In Ethan Frome by Edith Wharton, in what sense is the action of this novel locked into the novel's setting of New England in the late 1800's?
By "locking in" the setting of the novel, we are saying "how is it necessary to the story that this action take place in the time and place that it does?" Clearly we could nudge any story in time and place and it would, hypothetically, still work, as long as the essential elements are intact. Thus we should look for elements that are unique to late 1800s New England, and understand how they inform the story.
The most significant element, which is alluded to but not focused on in the story, is the Second Industrial Revolution. This saw cities consolidating their power and influence even further; farms and the countryside were, in essence, becoming archaic. Considered from the perspective of the story's mood and message, this makes sense; Starkfield has seen better times, and piece by piece we get the picture that it is largely because the modern world is passing by. Ethan mentions that the trains don't stop in Starkfield, and Starkfield's winters are noted for their harshness. Starkfield is, in essence, withering, while other people and places blossom. We have a sense that life is better elsewhere, but these happier settings are just out of view.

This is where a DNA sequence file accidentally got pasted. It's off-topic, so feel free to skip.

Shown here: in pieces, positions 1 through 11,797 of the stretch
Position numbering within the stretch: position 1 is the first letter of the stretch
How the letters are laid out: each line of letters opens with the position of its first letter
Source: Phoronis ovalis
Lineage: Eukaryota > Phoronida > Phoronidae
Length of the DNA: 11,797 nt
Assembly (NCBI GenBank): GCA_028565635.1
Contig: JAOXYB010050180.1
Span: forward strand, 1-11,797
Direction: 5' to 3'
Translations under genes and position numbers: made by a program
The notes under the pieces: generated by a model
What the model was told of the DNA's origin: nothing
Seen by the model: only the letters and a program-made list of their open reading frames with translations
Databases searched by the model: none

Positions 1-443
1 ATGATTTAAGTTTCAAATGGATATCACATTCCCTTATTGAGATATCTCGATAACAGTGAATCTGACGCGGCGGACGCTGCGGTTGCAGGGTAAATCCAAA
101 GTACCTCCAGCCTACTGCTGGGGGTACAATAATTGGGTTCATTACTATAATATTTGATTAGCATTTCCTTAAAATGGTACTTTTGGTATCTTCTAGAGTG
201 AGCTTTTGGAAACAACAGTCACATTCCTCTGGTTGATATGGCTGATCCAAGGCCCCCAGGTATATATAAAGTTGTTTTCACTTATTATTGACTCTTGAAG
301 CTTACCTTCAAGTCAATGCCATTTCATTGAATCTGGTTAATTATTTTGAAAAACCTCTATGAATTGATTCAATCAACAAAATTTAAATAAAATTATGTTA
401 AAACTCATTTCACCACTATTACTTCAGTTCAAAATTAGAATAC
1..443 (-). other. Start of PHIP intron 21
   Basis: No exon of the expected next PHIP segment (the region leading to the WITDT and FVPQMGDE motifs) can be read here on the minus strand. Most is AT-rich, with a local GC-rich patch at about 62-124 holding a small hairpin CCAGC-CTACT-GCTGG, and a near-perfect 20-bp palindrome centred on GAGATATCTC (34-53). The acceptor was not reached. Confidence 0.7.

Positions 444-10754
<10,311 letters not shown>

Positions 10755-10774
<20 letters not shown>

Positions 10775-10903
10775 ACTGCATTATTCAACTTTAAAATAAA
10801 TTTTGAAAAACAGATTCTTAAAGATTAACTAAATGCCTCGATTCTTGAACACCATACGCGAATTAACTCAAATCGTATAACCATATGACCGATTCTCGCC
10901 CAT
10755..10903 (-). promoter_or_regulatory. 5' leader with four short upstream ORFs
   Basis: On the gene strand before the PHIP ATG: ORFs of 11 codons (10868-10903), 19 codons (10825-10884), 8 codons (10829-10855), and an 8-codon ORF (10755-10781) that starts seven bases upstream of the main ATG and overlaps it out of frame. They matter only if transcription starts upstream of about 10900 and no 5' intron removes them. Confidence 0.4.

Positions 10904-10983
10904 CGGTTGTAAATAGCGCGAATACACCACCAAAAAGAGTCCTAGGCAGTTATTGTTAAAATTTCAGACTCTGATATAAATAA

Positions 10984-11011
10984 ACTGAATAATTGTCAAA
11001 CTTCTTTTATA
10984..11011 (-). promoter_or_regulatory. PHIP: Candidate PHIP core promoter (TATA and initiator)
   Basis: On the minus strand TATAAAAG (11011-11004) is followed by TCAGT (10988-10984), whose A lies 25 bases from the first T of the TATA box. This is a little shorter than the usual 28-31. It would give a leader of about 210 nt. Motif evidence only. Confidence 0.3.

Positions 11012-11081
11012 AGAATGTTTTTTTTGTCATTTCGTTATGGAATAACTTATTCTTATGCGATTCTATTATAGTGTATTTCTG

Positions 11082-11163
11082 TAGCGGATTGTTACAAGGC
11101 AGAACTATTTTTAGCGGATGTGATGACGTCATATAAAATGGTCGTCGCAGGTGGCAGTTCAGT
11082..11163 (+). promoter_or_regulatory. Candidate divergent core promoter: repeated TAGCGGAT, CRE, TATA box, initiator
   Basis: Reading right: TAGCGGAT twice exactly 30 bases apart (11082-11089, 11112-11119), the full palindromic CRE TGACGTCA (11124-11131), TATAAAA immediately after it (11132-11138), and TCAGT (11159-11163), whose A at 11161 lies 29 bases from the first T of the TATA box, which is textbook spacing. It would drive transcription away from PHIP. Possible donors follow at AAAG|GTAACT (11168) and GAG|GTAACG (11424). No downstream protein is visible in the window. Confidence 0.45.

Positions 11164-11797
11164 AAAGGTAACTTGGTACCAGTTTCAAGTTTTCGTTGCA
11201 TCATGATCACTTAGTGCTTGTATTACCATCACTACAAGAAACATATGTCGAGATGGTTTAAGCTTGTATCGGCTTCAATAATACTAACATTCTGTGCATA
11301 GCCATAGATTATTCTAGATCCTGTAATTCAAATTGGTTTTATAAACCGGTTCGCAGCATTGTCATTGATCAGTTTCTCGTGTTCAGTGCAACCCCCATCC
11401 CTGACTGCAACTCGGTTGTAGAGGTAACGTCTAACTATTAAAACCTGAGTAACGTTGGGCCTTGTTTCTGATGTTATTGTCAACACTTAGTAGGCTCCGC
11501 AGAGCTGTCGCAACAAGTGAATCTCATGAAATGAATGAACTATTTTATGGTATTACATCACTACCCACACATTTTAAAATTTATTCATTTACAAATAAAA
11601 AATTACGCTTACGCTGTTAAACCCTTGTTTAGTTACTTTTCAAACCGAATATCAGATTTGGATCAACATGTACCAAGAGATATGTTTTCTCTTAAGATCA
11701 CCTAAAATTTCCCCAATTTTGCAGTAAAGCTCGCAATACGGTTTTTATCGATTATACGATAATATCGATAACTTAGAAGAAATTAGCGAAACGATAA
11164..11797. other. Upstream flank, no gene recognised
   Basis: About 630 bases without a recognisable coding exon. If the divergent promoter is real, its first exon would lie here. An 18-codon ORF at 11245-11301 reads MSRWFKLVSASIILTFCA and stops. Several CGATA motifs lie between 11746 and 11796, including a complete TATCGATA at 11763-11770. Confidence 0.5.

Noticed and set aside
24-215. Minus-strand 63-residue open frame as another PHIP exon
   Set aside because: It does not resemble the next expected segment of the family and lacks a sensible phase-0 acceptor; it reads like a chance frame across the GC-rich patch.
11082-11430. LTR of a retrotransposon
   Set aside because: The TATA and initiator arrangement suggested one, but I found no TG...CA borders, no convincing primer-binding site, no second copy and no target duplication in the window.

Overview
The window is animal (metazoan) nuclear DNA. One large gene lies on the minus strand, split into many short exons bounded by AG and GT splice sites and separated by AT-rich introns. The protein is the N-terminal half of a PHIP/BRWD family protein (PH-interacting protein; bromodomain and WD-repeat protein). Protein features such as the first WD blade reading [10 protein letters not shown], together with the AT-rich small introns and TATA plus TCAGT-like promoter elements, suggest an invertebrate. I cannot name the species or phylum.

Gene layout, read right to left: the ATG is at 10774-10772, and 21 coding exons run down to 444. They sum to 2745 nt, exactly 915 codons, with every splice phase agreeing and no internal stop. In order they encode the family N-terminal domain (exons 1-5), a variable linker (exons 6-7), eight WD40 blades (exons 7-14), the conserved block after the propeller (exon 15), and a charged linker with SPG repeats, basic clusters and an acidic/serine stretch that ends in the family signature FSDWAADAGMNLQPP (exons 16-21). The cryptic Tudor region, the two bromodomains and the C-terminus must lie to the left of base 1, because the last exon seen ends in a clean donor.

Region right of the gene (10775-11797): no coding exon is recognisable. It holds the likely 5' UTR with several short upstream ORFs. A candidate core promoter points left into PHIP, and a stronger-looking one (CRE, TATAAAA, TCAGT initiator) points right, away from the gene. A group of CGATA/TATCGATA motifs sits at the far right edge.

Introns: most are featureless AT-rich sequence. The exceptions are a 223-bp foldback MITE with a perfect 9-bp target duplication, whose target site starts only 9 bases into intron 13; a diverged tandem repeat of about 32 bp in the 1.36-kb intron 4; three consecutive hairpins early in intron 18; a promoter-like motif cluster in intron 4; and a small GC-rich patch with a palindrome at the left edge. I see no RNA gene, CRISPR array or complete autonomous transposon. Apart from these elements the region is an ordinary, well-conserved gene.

Wharton was also specifically interested in portraying the type of New England that the novel conveys; one that is beautiful, but bleak, somber and somewhat anachronistic - she called it a "decaying rural existence". Clearly the reason that this wouldn't work for a comparable Southern or Western setting is the absence of the kind of winters necessary to frame the story in the proper melancholy light.
There are other minor considerations we can make as well; for example, Zenobia would have had better access to medical care in a more modern world, and in an older one the medicines she was constantly ordering may not have been available at all, hastening her death.